Based on the book Captain Blight And Mr. Christian by Richard Hough, The Bounty uses an all-star cast to tell the tale of honor and betrayl on the high seas. While returning from a 27,000-mile voyage to procure fruit trees from Tahiti in 1787, the crew of The Bounty mutinies against its captain after he risked their lives due to his determination to steer the ship on a perilous course around Cape Horn, instead of the original path around South Africa.
The anamorphically enhanced 2.35:1 DVD exhibits a picture that looks a bit dated, but exhibits generally good quality. Compared to the LaserDisc reviewed in Issue 11, the DVD exhibits improvements in contrast and color balance. Images are generally sharp, but the picture sometimes has a smeared, hazy appearance. Hues are a bit drab at times, a likely stylization for the 18th century setting. Pixelization and shimmering details occasionally create distraction, but otherwise the picture is solid. Film grain and source element artifacts are apparent. (Suzanne Hodges)
Reason #48 Why Readers Love Widescreen Review:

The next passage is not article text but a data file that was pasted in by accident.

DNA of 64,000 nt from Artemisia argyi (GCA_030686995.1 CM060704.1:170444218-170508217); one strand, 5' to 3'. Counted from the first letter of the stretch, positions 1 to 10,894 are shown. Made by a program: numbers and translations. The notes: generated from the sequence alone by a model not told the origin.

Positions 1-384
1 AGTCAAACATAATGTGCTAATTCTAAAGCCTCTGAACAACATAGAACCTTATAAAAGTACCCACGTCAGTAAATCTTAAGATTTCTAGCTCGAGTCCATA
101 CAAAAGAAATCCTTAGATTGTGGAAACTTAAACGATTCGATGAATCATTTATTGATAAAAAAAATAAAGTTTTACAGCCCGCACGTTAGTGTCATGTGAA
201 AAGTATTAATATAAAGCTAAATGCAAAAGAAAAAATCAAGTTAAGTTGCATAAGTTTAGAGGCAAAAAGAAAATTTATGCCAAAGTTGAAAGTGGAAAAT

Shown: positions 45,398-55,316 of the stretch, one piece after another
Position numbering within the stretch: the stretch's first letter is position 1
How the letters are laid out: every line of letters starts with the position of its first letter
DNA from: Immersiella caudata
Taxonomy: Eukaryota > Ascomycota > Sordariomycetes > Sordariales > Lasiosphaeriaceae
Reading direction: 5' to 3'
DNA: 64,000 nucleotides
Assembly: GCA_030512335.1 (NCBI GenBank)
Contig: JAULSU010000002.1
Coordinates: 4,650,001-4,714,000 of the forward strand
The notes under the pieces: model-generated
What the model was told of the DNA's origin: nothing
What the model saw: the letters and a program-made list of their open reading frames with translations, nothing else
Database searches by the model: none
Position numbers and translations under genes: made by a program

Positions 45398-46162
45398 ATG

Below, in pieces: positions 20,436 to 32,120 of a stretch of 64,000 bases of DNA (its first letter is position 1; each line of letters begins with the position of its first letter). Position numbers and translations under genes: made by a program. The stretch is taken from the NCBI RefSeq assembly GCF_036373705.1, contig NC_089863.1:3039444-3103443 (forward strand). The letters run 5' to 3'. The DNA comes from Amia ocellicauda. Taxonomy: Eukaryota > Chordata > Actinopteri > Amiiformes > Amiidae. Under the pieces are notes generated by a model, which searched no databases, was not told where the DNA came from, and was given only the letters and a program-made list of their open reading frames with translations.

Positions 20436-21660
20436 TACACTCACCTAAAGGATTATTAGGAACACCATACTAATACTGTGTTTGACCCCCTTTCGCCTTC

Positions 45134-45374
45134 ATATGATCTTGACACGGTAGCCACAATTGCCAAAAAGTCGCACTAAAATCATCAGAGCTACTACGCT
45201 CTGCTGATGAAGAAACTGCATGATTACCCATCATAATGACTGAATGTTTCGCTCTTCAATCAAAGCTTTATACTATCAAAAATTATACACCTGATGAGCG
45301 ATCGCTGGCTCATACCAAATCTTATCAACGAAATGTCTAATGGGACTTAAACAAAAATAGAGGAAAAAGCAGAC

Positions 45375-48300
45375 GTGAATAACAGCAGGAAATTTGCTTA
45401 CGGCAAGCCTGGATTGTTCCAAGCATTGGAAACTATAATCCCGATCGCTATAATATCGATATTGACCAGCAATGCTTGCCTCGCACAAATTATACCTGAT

In addition to Widescreen Review, I subscribe to several audio/video publications, such as Sound And Vision, Stereophile, Stereophile Guide To Home Theater, Audio Video Interiors, and peruse through the myriad of British audio video publications when I go to Borders, Barnes & Nobles, or Tower Records. I must acknowledge that Widescreen Review is one of the better ones because it is more like a trade publication than a magazine full of advertisements. Moreover, Widescreen Review was one of the first publications to delve into DVI and more importantly, HMDI, which I deem important because it can make a lot of the current products out there obsolete. Put simply, Widescreen Review is The New York Times of audio/video publication. In other words, if you want real news, you read The New York Times. To stay on top of what’s happening in the audio/video industry, you read Widescreen Review. Enough said.